Jesus stated there were numerous things he could say about them which would reprove or judge them, but those things are nothing more than what the Father has said. But they continued to not understand that Jesus was speaking of God being the one who sent him. However, Jesus said that when they lift him up, that is to crucify him, then they would know that Jesus is I am and that he was only doing the will of God, the Father. He is not acting alone, God has always been with him, and he has been doing the things that pleases God.

            Interestingly, as a result of this discussion, John note that many did come to believe Jesus.


True Freedom (John 8:31-47)

            It is important to notice that the audience for Jesus’ words now shifts to those of the Jews who believed on him. We do not know whether these discussions all occurred on one day or were strung out across several days, but the audience for the various remarks do change.

            It is not enough to believe Jesus’ words or to believe that Jesus is the Messiah. Jesus told these believers that they must live in his words – that is to make them a part of their life and to continue living by his words (John 15:3-8; James 2:14-26). Only then would they know the truth and the freedom that comes with the truth (Romans 6:16-23).

            Jesus’ words offended his audience. The Jews were proud of their freedom, but in their pride they miss spoke. Israel spent 430 in slavery in Egypt. Later they spent 70 years in captivity under Babylon. Currently, though free people, they were the political subjects of the Roman government. But the fact is that they were continuing to think in worldly terms. Jesus was speaking in regards to bondage to sin, which he explains clearly.

            When a person commits sin, they voluntarily place themselves in subject to sin. But just as a slave’s position is not permanent, neither is a person stuck in sin just because they have committed sin. But Jesus, as the son, is in a permanent position. Jesus is offering them true freedom. The reference to “son” in both verses 35 and 36 are the same in Greek, ho huios. Unfortunately, many English translations make one read generically and the other specifically. However, both would refer to the same person: Jesus Christ. As a permanent member of God’s household, if he offers freedom, then it would be true freedom from sin (Isaiah 61:1; Romans 8:15-16; I John 3:4-10).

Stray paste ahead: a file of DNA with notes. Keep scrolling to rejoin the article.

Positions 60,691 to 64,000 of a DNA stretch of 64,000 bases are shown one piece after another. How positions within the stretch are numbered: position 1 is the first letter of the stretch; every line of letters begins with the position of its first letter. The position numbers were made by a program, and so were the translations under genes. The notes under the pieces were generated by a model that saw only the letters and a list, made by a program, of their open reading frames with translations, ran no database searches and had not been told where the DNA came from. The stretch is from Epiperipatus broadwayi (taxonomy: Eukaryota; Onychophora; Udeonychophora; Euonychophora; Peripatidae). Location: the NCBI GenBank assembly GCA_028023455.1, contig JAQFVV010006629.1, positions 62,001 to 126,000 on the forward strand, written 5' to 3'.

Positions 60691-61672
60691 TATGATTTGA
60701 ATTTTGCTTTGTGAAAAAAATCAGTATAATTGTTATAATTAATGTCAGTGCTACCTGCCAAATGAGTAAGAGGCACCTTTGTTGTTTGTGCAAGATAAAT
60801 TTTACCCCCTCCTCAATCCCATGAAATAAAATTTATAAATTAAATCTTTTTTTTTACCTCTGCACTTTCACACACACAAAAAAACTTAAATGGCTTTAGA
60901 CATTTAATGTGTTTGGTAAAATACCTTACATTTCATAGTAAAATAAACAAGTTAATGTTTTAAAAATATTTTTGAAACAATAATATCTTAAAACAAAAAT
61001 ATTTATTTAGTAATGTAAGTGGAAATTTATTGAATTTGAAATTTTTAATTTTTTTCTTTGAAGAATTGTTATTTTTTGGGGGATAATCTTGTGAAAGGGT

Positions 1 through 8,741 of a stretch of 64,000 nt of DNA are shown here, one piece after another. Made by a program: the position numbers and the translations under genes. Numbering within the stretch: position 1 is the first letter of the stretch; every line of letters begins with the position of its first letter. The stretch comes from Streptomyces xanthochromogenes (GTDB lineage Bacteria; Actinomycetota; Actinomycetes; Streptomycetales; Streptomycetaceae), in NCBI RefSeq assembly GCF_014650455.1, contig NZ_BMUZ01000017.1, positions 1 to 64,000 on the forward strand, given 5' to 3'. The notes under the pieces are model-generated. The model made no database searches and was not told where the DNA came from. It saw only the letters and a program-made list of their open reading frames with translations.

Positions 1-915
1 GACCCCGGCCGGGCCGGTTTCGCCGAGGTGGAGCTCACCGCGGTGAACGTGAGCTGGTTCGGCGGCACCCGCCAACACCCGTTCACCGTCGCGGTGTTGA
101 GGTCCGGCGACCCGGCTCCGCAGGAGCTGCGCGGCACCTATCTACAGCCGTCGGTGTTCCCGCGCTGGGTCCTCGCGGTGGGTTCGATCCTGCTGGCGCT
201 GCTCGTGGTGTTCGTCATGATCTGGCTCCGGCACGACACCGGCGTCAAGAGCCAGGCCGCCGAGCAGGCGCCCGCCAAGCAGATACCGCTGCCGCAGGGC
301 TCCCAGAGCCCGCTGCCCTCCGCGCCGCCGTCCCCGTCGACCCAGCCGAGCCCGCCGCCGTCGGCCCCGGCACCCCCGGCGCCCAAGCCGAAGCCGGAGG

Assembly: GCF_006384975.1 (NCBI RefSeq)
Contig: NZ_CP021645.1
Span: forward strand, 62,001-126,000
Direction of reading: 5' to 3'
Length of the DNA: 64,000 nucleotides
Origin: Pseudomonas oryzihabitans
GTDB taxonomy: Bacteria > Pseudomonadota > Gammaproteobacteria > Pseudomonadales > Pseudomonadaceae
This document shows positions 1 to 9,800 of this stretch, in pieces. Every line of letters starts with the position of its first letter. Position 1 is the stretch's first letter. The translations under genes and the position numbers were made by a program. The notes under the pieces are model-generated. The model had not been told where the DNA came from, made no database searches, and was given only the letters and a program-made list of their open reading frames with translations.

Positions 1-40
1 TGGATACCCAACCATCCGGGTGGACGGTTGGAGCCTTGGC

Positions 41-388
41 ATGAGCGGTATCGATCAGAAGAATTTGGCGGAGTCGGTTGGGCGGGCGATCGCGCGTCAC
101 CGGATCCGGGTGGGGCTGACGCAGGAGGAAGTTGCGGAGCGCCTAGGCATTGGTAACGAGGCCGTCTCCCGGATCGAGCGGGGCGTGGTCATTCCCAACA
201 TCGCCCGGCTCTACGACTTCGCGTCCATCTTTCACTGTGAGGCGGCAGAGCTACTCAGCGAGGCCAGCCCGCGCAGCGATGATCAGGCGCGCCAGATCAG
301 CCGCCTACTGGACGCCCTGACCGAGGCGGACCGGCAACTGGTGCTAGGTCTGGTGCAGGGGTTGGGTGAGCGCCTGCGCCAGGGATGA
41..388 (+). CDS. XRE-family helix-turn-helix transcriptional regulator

Physically they could claim to be descendants of Abraham, but Jesus points out that they do not behave like Abraham. They are seeking to kill him, something Abraham would not have done (James 2:21-23). The difference is because they won’t make Jesus’ words a part of their lives. Thus we realize that the faith they currently have in Jesus is a shallow faith. Jesus speaks what he has seen with God the father, and the Jews imitate their father.

            Because Jesus spoke of their father in the singular, the crowd listening knew he was not speaking of their physical fathers, but they took offence that Jesus claimed a different father than their own. In pride, they again claimed Abraham as their father. But Jesus pointed out that if such were true in the spirit, then they would have acted like Abraham. Jesus told them the truth from God, something Abraham would have gladly received, but it was something that caused these people to seek to kill Jesus (Romans 9:6-8; Galatians 3:7, 29). Thus, Jesus asserts again that they are imitating their father.

            Since Jesus denied their claim that Abraham was their father because of how they behaved, they reached for a stronger claim: they are God’s children. As such they cannot be accused of having a mixed parentage, implying that they are not involved in idolatry (Hosea 1:2; 2:4). But Jesus pointed out that if they were truly children of God, they would have accepted him because he came from the Father to them. Instead, they are refusing to understand Jesus’ words, as if it was a foreign language to them, and thus proving that they were not God’s children.